History of Wool
Sheep hair was more like deer hair is today, short and thick, not long and fine and curly. Like goat hair.
Then around 10,000 BC people in West Asia began to domesticate sheep (tame them) and take care of them, so there would always be plenty of meat around. At this point they began to use the milk from the sheep also, either drinking it fresh or making it into cheese. When they had killed a sheep, of course they would also make the skin into leather, and maybe leave the hair on to make it warmer, like a fur coat. But still there was no wool as we know it today.
Man shearing a sheep, about 1550 AD (Brueghel)
Sometime not too much later people also began to make clothes, instead of just wearing furs. Since they had sheepskins around, one of the fibers they used was sheep hair. They noticed that although none of the sheep hair was really any good for spinning, because it was too thick and brittle, some of the hair from the stomach, the underside of the sheep, was better than the rest. And people began breeding the sheep that had the most good hair together, trying to get some hair you could spin. It took thousands of years, many many generations of sheep, but by about 5000 BC, people could begin to spin wool.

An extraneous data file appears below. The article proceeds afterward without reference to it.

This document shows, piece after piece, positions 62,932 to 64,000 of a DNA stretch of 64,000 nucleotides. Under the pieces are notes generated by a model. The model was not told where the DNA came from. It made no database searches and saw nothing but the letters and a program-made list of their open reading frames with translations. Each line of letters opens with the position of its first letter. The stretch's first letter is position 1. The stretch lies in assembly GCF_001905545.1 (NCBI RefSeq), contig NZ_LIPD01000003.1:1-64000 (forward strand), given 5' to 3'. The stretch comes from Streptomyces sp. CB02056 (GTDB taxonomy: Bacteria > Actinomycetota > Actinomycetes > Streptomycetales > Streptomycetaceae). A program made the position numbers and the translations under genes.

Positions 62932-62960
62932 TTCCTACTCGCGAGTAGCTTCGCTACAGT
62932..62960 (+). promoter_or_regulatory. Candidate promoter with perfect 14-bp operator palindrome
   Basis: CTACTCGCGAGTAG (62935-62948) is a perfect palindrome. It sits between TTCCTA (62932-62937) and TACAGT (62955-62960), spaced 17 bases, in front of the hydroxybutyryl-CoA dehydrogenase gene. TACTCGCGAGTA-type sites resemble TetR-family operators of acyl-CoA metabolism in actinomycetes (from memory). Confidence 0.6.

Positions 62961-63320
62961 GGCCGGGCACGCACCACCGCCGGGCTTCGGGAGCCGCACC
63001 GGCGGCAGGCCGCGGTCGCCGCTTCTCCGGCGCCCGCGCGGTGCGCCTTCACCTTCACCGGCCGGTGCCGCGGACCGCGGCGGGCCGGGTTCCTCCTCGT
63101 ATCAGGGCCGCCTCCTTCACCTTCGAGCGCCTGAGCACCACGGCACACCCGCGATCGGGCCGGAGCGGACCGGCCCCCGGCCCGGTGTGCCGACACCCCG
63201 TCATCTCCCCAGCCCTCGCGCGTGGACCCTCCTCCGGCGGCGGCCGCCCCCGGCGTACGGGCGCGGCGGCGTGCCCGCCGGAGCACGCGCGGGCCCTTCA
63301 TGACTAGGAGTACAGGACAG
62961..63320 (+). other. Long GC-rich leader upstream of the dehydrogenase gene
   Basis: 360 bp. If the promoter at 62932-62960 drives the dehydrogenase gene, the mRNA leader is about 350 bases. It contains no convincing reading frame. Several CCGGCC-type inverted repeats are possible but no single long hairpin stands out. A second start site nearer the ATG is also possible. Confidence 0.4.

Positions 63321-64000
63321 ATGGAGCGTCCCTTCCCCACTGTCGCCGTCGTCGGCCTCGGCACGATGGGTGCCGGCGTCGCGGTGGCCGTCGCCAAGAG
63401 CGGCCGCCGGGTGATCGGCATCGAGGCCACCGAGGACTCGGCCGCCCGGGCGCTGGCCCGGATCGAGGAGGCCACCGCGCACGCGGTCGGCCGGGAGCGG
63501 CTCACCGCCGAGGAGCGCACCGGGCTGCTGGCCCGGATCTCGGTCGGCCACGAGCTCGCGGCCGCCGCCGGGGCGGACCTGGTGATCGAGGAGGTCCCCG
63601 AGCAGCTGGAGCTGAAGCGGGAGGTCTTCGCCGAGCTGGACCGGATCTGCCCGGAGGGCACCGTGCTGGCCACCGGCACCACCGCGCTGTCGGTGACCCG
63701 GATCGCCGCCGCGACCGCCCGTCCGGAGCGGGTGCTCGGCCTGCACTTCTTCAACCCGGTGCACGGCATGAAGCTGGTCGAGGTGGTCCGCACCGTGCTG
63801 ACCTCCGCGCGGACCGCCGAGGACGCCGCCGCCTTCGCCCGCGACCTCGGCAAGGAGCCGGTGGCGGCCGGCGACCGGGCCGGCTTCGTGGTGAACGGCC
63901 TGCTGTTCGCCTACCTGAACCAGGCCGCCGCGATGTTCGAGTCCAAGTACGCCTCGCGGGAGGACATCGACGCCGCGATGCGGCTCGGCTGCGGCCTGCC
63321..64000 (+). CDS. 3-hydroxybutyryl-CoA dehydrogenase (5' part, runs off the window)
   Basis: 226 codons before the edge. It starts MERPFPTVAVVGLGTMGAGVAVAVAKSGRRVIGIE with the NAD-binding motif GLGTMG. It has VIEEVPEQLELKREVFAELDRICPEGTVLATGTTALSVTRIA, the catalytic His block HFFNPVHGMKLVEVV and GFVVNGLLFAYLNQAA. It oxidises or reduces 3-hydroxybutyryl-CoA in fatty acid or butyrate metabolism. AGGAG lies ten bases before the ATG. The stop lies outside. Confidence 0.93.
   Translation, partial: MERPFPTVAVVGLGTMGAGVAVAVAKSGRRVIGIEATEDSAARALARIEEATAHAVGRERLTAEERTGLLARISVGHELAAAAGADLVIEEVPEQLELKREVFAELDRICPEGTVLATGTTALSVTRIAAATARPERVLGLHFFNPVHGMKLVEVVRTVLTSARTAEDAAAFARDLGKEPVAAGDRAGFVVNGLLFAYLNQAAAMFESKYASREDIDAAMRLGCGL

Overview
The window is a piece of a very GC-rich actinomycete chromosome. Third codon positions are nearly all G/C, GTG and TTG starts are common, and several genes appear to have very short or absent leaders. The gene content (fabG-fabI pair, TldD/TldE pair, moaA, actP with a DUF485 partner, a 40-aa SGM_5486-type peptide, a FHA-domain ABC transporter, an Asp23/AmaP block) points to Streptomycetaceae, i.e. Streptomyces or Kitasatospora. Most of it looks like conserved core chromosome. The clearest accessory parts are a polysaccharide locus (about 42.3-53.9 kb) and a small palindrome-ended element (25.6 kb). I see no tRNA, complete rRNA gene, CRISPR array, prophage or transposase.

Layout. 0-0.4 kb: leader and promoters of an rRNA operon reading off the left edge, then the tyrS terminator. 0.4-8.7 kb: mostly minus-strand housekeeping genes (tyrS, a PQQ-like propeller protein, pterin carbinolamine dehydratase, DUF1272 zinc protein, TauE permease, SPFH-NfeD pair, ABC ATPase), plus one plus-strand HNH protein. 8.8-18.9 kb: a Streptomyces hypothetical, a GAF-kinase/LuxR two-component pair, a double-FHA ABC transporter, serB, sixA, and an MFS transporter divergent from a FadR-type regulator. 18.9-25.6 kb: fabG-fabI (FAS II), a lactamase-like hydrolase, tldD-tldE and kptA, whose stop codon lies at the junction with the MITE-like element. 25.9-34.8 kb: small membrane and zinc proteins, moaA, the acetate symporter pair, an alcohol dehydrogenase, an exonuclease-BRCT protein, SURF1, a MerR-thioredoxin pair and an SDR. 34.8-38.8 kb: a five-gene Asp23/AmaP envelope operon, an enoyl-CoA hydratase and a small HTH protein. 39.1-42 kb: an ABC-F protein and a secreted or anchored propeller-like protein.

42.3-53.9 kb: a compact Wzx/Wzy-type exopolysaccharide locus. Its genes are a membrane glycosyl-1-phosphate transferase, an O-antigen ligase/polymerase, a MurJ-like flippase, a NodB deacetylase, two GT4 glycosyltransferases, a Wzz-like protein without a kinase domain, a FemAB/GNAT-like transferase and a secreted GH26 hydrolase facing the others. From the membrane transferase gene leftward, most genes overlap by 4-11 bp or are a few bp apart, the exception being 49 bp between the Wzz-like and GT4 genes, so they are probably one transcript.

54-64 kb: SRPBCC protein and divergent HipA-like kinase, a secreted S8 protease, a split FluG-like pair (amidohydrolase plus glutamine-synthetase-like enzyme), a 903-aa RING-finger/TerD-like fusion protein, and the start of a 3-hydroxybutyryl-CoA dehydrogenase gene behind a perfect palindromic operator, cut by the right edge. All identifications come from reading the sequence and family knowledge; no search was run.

Sheep being sheared for their wool on the Isle of Skye, Scotland
Wool has a lot of advantages over vegetable fibers. It is easier to prepare it for spinning: you just cut it off the sheep and comb it out. It is easier to spin than cotton or flax, and quicker. It is warmer (that's why sweaters are made of wool, and sometimes socks, and blankets) (though this is also a disadvantage in very warm climates like Egypt). The lanolin on the wool makes it shed water, so it is a good fiber to wear if you will be out in the rain (as shepherds often are). And you can dye it more easily than flax, so you can have clothes in pretty colors and patterns.
For more about wool, check out these books from Amazon or from your library:
Warm As Wool, Cool As Cotton, by Carter Houck (1986). For kids - includes the history of these fibers.
World Textiles: A Concise History, by Mary Schoeser (2003). For adults.
Women's Work: The First 20,000 Years : Women, Cloth, and Society in Early Times, by Elizabeth Wayland Barber (1995). Not for kids, but an interested high schooler could read it. Fascinating ideas about the way people made cloth in ancient times, and why it was that way.
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